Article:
But.

The short of it is that any day I get to hang out with Rue is a good day.  And if I get a massage into the bargain, it’s a great day.

Computers in the morning

It’s 7:39 in Park City. The sun has risen. My son has just risen. Good morning Rue. I love you, you dear little thing.

He has his iPad. He’s playing something with the sound off. Probably Angry Birds. First thing in the morning. The world of video games opening. I’m glad I got him that. Now he has email. Now he has Skype. Lines of communication opening. Now I can email him to ask if he wants oatmeal for breakfast. What a good birthday present.

Park City

I’m visiting my son this week, along with my whole family.  My parents own some weird hotel timeshare thing, and they wanted to visit Rue, so they used their points to get a 3-room suite at the Marriot in Park City, and brought along my brother and me.

Rue just turned 7.  He’s a brilliant, beautiful little boy.  I don’t get to see him enough.  It’s been two months this time.  Someday, for at least some part of his childhood, I need to live in the same state as my son.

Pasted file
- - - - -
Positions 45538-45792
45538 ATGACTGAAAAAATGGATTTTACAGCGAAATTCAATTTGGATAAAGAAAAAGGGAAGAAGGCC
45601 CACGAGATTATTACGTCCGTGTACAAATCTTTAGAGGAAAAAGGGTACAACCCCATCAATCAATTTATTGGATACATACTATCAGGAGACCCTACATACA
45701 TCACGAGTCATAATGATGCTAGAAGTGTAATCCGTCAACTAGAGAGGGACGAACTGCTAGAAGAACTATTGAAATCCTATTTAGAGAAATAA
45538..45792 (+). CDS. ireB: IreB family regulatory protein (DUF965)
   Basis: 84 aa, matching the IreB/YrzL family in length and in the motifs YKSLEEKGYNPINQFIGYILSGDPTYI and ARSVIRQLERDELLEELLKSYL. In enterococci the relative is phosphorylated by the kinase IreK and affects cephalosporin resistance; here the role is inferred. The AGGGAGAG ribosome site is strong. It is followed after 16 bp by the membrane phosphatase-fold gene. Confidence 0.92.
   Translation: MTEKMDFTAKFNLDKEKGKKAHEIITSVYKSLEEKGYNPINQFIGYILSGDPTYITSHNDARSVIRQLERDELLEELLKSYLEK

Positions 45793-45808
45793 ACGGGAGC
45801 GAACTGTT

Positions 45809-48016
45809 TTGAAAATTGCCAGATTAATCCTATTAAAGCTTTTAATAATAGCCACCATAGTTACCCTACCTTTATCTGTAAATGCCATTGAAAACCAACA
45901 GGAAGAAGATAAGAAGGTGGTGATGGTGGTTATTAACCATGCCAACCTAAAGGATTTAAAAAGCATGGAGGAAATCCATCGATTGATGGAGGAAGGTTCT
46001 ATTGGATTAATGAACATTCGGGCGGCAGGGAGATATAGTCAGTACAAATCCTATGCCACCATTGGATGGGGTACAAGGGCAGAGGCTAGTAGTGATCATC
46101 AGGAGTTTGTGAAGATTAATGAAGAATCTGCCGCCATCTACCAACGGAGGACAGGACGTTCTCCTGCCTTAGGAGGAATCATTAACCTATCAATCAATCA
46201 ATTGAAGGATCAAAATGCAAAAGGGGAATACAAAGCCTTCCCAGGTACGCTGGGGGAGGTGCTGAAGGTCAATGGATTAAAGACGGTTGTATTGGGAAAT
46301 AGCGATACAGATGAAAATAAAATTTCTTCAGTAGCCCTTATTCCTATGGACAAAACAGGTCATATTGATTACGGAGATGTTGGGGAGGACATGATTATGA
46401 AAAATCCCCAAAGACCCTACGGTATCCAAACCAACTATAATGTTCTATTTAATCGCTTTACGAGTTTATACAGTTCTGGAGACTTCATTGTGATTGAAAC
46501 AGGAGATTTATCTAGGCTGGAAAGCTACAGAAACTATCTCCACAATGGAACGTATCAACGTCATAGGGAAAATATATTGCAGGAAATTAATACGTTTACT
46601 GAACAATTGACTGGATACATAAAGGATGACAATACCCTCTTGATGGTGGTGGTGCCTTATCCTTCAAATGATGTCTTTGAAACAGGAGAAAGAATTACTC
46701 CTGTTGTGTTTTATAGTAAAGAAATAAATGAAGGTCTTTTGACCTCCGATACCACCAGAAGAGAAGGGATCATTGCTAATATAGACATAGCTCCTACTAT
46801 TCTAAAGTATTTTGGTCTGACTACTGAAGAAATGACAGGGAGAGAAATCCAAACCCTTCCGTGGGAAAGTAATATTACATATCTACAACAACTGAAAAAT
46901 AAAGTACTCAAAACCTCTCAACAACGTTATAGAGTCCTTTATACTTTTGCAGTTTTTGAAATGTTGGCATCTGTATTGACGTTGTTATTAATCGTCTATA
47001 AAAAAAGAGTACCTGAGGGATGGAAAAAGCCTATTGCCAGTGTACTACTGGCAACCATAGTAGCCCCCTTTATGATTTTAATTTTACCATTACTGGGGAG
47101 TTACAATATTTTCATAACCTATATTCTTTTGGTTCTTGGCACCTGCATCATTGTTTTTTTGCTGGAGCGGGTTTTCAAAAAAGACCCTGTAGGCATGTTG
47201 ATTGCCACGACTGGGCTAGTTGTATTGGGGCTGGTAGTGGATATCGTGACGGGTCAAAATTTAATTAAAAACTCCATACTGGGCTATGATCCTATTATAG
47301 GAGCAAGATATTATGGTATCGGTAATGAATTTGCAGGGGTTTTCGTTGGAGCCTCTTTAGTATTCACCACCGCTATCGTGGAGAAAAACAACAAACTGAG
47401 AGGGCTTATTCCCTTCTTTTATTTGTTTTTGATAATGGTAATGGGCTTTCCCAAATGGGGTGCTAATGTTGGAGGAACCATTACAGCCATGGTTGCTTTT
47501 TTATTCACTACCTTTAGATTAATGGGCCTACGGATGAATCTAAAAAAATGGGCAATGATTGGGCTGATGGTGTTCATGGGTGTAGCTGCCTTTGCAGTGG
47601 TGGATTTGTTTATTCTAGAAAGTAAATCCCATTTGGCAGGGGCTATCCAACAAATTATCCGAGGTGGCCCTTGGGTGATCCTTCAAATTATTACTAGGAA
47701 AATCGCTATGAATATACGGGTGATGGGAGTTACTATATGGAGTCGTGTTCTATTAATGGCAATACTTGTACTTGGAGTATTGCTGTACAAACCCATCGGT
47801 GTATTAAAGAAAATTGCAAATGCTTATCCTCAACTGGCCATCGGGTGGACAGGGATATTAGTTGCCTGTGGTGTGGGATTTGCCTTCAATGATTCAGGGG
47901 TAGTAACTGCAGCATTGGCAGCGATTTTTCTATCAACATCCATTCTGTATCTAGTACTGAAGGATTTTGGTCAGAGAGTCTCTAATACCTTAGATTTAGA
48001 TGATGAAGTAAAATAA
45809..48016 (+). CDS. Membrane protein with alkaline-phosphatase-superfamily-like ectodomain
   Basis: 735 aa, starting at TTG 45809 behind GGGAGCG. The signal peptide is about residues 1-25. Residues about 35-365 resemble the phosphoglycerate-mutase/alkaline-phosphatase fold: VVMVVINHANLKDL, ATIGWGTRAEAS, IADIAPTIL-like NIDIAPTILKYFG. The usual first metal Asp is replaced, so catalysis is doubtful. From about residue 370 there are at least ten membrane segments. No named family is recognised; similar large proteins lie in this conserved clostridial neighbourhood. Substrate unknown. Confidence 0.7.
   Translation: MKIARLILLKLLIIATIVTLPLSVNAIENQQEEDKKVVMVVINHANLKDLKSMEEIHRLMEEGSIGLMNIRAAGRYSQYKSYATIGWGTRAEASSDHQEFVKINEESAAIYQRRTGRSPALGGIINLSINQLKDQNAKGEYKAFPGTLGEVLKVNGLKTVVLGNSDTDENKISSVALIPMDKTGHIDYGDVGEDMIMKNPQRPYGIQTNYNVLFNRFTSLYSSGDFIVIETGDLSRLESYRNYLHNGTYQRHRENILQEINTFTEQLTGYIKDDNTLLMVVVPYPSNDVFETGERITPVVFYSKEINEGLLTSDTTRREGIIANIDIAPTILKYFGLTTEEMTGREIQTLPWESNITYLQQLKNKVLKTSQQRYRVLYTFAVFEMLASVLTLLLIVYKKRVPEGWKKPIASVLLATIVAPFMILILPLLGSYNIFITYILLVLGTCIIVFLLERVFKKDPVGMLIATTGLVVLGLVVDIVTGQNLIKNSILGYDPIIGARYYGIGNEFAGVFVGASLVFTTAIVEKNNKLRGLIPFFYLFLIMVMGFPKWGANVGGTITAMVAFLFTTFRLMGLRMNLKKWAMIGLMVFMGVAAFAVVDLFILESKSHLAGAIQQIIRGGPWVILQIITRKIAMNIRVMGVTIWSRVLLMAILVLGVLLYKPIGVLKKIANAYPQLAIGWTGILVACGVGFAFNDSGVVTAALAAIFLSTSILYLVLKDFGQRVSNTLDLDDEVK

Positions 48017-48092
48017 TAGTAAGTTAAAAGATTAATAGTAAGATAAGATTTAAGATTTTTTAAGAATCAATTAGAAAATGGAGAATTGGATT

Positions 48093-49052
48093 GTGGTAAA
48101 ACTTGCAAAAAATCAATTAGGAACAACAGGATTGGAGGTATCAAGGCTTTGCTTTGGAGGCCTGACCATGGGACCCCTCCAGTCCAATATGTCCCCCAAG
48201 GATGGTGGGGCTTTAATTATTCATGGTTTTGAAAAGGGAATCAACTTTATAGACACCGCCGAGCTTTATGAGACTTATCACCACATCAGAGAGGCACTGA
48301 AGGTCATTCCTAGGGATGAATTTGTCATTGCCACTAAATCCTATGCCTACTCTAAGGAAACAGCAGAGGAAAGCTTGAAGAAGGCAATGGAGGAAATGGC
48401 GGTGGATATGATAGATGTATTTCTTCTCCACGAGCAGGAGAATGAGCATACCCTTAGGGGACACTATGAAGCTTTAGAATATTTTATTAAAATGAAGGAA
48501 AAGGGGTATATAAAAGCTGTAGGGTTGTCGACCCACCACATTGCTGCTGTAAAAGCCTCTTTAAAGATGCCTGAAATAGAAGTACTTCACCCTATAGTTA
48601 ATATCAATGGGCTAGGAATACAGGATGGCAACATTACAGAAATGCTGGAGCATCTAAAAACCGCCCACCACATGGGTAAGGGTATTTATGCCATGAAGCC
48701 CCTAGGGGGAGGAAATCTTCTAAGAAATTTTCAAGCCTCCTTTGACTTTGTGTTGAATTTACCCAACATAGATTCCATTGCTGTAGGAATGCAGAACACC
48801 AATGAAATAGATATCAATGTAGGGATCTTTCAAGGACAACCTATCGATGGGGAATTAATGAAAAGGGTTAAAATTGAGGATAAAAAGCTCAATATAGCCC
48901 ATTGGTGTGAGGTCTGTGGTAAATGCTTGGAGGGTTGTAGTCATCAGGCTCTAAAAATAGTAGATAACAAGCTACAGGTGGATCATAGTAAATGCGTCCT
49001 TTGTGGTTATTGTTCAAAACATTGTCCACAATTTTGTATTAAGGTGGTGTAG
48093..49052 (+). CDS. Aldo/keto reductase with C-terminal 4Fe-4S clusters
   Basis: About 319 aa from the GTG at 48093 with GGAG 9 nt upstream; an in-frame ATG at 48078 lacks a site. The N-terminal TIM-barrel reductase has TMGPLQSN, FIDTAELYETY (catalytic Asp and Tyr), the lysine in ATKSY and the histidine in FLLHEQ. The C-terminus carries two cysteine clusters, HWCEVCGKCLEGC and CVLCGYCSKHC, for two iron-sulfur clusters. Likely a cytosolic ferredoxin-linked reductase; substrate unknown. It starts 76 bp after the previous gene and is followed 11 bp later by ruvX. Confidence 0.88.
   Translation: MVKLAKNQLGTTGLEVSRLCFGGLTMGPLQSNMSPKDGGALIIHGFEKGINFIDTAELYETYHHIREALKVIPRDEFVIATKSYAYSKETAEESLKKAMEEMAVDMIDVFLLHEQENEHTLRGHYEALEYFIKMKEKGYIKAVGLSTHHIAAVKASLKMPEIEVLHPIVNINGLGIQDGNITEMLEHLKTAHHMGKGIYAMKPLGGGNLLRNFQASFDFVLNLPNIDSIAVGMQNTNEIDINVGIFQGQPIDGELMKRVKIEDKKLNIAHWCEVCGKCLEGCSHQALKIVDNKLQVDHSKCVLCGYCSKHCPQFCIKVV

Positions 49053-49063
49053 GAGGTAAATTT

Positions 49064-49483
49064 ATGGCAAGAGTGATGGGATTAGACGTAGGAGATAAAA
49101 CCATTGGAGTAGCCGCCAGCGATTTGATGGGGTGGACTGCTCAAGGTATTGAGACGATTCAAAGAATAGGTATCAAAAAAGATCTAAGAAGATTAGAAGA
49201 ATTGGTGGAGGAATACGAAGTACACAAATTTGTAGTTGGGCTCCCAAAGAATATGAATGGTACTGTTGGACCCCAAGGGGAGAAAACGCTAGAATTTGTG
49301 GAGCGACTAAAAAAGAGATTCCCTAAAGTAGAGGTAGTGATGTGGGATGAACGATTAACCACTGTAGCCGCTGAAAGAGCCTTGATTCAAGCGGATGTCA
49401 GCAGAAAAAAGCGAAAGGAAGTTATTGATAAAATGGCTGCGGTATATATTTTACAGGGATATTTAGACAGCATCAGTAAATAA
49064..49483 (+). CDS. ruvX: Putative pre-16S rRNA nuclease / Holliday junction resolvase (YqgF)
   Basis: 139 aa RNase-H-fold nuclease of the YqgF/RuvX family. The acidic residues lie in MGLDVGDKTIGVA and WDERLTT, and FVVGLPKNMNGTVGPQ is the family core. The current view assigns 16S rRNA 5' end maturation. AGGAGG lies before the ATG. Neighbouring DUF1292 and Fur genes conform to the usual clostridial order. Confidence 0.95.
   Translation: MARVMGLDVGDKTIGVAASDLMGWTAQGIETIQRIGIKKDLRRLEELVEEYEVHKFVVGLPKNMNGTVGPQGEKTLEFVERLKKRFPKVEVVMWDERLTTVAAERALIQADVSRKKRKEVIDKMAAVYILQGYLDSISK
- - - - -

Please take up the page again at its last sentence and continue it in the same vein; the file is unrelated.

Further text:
Seeing Rue and Rachel stresses me out at the best of moments.  I don’t know why.  Maybe it’s just too built up.  Too much emotion attached to seeing him and to not seeing him.

With my mom here, the stress is ten times worse.  The woman wears me out.  I love her more than anything, she’s a great mom, and her unshakable belief that she knows what’s best for everybody at every moment is a huge pain in the patience.  I’m glad to be here, but gads, the family vacation thing is for the birds.

Woodwork

These are the paperback shelves I just made a few weeks back for my parents’ study.  Behind and around them you can see the corners of the paneling, trim, and shelves I put in last year.  Lots of 2-axis mitres invlolved.

Fun!

And these are the shelves I did last year, for the hardbacks.  Ignore the ugly ladder-hole in the foreground.  A real staircase is my Dad’s next project.Impressive portfolio?  I’ll be a finish carpenter before I’m a Finnish carpenter.  nyuk.

Bedroom

Tomorrow I’m going to see my son in Utah.  He turned 7 yesterday.  We’re going to Park City for a week.

For tonight, I’m back at my parents’ house.  This is a picture of my bedroom there.  I quite like the way I painted and decorated.  I used a faux-finish technique called “bagging off” (is that the greatest?) on the walls.  The trim is crackled green over yellow.  In all there are seven colors of paint and glaze.  The lamps are Moroccan from a boutique lamp shop in New York.  I like this room.  Too bad I can’t carry it with me.

Bedroom picture

Thanks to my brother Andrew for this panoramic.  You can see a larger version on his flickr.

Maybe I’ll post pictures of the work I did in my parents’ study while I’m at it…